In a March 28, 2002 letter from Sands to Ettinger for the purpose of updating Ettinger's file and account information, Sands introduced itself as having had "successfully acquired" Shochet. The letter asked Ettinger to update her file and account information by completing and returning the enclosed forms. Sands closed the letter by stating that it "look[ed] forward to continuing our long-standing relationship with you." Page 4 According to Ettinger, she filled out the forms, checking off boxes indicating "low-risk exposure," "preservation of capital" and "long term growth" as investment objectives, and returned them to Sands. A broker at Sands who had taken over Ettinger's account after Nosel's departure called her in April and introduced himself. Sands and Ettinger had no further contact.

  By October 2002, Ettinger's IRA account had declined 53%, from $292,148 to $138,287. Ettinger showed her account statements to one of her brokers at UBS PaineWebber ("PaineWebber"), another brokerage house with which she maintained investment accounts. The PaineWebber broker reviewed the Sands account statements and informed Ettinger that she was invested in speculative equity mutual funds. Ettinger immediately transferred the speculative mutual fund investments from Sands to PaineWebber. In December, she liquidated those investments, paying approximately $4,000 in sales charges.

  On July 24, 2003, Ettinger initiated an arbitration proceeding against Sands before the NASD. Ettinger charged Sands with fraud and "unsuitability with respect to the sale of speculative equity mutual funds" in her IRA account, as well as claims for breach of contract and lack of supervision. On October 6, Sands filed this action. In its first cause of action, Sands seeks a declaration that it is not a successor in interest to either Bluestone or Shochet. In its second cause of action, it requests a stay of the arbitration until there is a determination on its first cause of action. Page 5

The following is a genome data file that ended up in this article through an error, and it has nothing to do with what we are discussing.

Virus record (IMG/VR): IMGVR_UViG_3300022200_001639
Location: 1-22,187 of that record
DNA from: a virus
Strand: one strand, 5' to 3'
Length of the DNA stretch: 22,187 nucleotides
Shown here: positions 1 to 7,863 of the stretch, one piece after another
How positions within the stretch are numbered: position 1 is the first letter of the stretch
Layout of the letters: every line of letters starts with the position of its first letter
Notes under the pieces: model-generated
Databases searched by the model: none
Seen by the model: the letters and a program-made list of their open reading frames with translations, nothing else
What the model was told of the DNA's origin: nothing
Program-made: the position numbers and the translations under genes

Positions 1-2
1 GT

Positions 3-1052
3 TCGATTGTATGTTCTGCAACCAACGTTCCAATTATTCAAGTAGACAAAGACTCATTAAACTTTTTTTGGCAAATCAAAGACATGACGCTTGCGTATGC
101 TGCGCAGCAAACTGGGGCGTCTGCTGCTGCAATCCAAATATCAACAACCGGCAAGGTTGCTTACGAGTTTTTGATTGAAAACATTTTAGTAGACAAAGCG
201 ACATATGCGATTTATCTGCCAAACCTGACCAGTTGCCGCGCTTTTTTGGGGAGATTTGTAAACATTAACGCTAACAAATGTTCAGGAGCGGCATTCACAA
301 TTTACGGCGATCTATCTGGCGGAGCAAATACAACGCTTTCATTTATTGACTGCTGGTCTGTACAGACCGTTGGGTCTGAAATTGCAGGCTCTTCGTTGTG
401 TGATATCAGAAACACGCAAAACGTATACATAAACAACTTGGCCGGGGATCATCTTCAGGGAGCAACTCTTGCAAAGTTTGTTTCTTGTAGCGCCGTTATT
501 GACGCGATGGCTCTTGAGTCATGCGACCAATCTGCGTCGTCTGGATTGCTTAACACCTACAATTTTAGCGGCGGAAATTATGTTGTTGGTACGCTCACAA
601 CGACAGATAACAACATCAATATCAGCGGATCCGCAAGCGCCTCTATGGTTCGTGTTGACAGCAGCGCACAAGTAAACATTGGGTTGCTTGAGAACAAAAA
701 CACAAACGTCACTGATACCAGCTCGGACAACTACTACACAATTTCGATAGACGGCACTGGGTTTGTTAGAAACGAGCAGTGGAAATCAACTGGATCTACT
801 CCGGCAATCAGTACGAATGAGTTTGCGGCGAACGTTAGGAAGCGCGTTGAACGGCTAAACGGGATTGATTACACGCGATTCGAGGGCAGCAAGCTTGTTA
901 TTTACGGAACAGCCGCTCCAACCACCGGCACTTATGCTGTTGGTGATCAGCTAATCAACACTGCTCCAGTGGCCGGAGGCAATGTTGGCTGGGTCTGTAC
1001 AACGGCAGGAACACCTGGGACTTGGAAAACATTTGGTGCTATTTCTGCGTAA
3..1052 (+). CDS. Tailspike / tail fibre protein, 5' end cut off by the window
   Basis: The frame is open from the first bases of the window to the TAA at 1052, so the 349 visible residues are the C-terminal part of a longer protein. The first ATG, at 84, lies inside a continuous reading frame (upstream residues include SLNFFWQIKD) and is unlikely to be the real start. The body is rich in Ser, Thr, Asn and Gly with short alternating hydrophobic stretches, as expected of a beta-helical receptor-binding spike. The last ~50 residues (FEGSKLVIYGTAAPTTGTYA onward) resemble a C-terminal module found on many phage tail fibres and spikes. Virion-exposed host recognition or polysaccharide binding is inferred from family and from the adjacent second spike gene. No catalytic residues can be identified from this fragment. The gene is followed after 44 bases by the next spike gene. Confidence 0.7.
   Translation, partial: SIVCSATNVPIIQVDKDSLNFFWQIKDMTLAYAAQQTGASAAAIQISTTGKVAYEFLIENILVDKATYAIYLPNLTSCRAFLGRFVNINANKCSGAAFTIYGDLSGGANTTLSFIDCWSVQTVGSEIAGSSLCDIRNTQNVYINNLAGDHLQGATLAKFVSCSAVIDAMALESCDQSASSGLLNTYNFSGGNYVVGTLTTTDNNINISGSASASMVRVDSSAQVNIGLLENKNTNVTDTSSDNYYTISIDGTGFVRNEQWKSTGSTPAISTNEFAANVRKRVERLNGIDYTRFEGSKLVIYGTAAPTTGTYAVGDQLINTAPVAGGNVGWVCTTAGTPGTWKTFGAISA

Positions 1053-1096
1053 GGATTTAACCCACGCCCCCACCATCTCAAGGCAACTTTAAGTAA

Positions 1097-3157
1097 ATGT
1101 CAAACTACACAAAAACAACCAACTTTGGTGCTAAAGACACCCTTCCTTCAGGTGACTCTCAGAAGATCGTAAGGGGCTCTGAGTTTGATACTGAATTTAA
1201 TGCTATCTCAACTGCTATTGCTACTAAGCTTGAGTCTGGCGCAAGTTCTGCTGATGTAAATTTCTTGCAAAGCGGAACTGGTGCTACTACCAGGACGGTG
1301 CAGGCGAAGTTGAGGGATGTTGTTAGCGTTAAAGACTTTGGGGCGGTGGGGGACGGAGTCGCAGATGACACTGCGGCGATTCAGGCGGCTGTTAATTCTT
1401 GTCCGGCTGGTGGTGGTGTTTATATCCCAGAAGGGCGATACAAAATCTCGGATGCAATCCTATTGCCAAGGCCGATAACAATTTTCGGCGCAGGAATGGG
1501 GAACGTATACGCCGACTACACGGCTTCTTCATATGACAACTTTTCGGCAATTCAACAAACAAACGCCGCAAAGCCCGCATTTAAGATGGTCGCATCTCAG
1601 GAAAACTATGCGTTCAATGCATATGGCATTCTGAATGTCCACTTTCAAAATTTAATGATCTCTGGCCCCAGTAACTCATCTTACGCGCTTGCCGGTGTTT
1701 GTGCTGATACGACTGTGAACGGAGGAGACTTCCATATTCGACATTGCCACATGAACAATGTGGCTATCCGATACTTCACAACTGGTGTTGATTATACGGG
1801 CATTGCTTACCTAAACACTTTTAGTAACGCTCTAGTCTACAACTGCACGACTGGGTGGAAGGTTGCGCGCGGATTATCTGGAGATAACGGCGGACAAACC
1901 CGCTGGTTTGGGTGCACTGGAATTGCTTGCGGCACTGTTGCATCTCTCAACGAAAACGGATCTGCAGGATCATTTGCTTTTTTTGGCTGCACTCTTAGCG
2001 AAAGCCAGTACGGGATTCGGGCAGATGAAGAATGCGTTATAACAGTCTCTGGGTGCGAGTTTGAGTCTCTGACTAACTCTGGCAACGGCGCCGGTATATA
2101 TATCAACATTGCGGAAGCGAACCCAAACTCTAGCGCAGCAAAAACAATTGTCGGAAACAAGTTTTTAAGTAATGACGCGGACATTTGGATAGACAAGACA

On October 6, Sands requested that the Court issue an ex parte stay of the arbitration. The Court refused to issue an ex parte order, and scheduled a conference for October 10. At the October 10 conference, Sands requested an opportunity to supplement its motion papers. This motion ensued. The parties do not contest the following facts: (1) Sands, as a member of NASD, is bound by the NASD Code of Arbitration Procedure ("NASD Code"); (2) Ettinger was a Sands customer from November 1, 2001, the date of the Purchase Agreement with Bluestone, to the date in October 2002 on which she transferred her IRA account to PaineWebber; and (3) the dispute between Sands and Ettinger is subject to the Federal Arbitration Act ("FAA"), 9 U.S.C. § 1-14 (1988).

 Discusion

  Sands contends that it has no legal obligation to arbitrate Ettinger's claim against it because Ettinger was not its "customer" for purposes of the NASD Code for any period before it acquired Bluestone on November 7, 2001, and because it is not a "successor in interest" to Bluestone. As a threshold matter, it should be noted the question of arbitrability is for the Court. "Unless the parties clearly and unmistakably provide otherwise, the question of whether the parties agreed to arbitrate is to be decided by the court, not the arbitrator." John Hancock Life Ins. Co. v. Wilson, 254 F.3d 48, 53 (2d Cir. 2001) (citation omitted); see Bensadoun v. Jobe-Riat, 316 F.3d 171, 175 (2d Cir. Page 6 2003). "[O]ne party's membership in [the NASD], is insufficient, in and of itself, to evidence the parties' clear and unmistakable intent to submit the `arbitrability' question to the arbitrators." John Hancock, 254 F.3d at 57. Since Ettinger has pointed to no agreement between her and Sands that would place the issue of arbitrability before the arbitrator, this Court will decide the issue of arbitration.